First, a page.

When I look back at the first paintings , I didn’t have a sense of what my style was.  For many of them, I can’t remember why I went the way I did with them.  While I don’t dislike the abstract, I seemed to always want to pull a recognizable image from the background that was emerging.

I’m going to post the art I created, one at a time, from 2016 forward.  If I can remember the prompt, I’ll share that.  I hope this uplifts you and tunes you into your own creative nature.  I want to encourage you to pick up a pen, pencil, paintbrush or use your fingers in paint and find and follow your inner creative being.  We all have one.

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This painting is called Lanterns and Fans.  It’s painted on a 12″x12″ canvas.  It was one of my first paintings to sell.  Looking at it now, I see that it is too busy.  And I would find a way to tone it down.  As with many paintings, they are best appreciated in person.  That said, any painting has an energy that comes through it.  And I do remember somewhat the space that I was in while painting this mixed media piece.  I have a feeling for some Japanese symbols, i.e., lanterns and fans.  Colors self-determined and the collage materials were sifted or cut from earlier paintings.

Because I gave myself the freedom to express myself, I think the viewer was able to tap into that sense of freedom.  And a bit of frivolity.

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Perhaps, today, you can consider some symbols that have spoken to you in your life.  The ones that you come across regularly or feel drawn to.  Take some time today, to draw them.  Draw them several times.  Repetition has a place in art.  It’s practice.  Artists practice a lot!

Giving Your Creative Best

…this is the way I give praise.  It isn’t to be the best…it is to be my best.

Sometimes, I get into a fret wondering what is my purpose?  What is the body of work that I have to contribute either in writing or painting?  What is mine and  mine alone to share?  How am I making the world a better place for my being here?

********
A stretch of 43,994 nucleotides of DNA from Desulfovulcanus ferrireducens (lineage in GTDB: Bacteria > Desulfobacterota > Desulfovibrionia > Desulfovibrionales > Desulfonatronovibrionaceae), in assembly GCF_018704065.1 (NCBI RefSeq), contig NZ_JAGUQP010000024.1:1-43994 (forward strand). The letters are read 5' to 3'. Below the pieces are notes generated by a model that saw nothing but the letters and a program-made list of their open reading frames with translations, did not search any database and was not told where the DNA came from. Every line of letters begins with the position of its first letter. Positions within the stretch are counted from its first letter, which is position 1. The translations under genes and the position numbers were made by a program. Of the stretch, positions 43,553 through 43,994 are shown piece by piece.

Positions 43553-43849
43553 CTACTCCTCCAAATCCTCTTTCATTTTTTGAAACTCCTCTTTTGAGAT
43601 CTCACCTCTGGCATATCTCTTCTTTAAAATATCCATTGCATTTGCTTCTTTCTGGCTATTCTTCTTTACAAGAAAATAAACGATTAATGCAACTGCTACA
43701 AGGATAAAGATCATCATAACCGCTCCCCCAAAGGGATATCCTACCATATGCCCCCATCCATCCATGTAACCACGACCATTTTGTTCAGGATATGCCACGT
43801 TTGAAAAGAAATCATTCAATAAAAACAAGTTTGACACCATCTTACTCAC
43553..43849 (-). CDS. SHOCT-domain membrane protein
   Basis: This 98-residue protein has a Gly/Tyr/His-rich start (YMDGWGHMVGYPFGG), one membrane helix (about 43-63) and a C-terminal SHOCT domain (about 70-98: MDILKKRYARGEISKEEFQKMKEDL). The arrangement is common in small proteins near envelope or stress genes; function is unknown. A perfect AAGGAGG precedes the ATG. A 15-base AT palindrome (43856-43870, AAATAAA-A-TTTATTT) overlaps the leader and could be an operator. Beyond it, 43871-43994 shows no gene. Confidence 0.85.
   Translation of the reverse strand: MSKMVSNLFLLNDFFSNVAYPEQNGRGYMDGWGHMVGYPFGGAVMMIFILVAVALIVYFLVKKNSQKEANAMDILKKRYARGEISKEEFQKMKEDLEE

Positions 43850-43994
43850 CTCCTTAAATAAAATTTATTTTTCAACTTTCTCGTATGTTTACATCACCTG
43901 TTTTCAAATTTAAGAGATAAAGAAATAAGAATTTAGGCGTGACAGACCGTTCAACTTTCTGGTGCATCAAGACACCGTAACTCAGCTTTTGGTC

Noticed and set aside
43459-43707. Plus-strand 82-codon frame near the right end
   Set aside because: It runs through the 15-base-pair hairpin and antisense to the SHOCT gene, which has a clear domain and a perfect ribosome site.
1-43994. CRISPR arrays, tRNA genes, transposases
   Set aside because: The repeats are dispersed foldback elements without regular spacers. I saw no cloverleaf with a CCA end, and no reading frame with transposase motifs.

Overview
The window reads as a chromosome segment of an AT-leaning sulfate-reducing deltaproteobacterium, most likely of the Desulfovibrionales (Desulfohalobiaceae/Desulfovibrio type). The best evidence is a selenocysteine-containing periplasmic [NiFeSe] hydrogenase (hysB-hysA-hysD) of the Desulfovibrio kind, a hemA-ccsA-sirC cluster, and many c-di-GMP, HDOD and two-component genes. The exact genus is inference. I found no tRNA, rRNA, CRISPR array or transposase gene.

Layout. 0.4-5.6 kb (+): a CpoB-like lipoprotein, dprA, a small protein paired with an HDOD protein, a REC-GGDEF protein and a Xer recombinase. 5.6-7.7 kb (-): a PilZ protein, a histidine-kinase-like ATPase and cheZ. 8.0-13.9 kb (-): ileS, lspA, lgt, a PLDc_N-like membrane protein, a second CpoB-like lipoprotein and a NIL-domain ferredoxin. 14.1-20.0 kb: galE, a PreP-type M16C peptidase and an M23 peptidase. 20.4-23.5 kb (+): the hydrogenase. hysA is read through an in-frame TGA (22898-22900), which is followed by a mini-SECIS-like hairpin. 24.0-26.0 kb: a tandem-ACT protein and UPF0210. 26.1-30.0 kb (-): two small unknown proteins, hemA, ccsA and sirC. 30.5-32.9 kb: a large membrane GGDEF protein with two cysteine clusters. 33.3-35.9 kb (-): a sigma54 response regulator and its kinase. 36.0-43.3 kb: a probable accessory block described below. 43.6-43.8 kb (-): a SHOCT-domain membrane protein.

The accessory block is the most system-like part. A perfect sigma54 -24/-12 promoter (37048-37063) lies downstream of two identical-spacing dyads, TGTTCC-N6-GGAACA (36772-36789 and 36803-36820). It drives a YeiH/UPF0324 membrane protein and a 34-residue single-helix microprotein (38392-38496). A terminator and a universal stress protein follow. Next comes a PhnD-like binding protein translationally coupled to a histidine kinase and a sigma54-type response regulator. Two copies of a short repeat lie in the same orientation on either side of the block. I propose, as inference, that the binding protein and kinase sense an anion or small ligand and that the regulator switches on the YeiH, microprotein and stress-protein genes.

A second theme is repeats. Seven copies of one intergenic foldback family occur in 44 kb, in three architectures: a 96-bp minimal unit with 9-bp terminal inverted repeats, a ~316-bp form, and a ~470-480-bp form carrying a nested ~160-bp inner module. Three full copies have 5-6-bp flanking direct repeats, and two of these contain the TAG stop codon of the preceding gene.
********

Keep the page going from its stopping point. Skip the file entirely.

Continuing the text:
Do you ever ask these questions?  Or wonder about your purpose?  Of course, if we get into comparison, we see people out there who seem to be driven with purpose from the beginning.  Those who make a positive impact.

Like Jane Goodall…

Watching this documentary over the past few nights, I’m struck by Jane Goodall’s sense of purpose.  Her early childhood knowing that she had a calling.  And, although she didn’t know how she was going to achieve that calling, she trusted in it and perhaps put herself in places of opportunity.  She had a supportive mother who let her believe that her dreams were possible (as outlandish as they might have appeared to others).  Jane didn’t know how it was going to unfold, but unfold it did.

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Most of the people in my circles don’t seem to have such a follow the breadcrumbs course to their purpose.   For me, it’s been more of an obstacle course.  And then an effort to decipher what was that all about?  I find myself looking for meaning in a life that has been turned upside down several times.

Is there a purpose to be derived from a life riddled with complexities–my own intricacies influenced by others?

Does my purpose center around what am I learning from this life of challenges?  Is this what I can share?  The hard won life lessons?  Is my “purpose” woven into these?

In our culture, do we make way too much of having a purpose?  Does even the option to consider your purpose depend on your economic status?  If you are in survival mode, your purpose is to survive.  The self-actualization hovering at the top of Maslow’s hierarchy of needs…if the other needs on the ladder are met, then we might have time to consider purpose.  Then again, we’ve all heard the rags to riches stories.

What is that one magical thread that you seek to give meaning to your life?  Some people never ponder this…they live their lives.  Some with a greater degree of consciousness than others.  Is their life of any less value for not pondering these questions?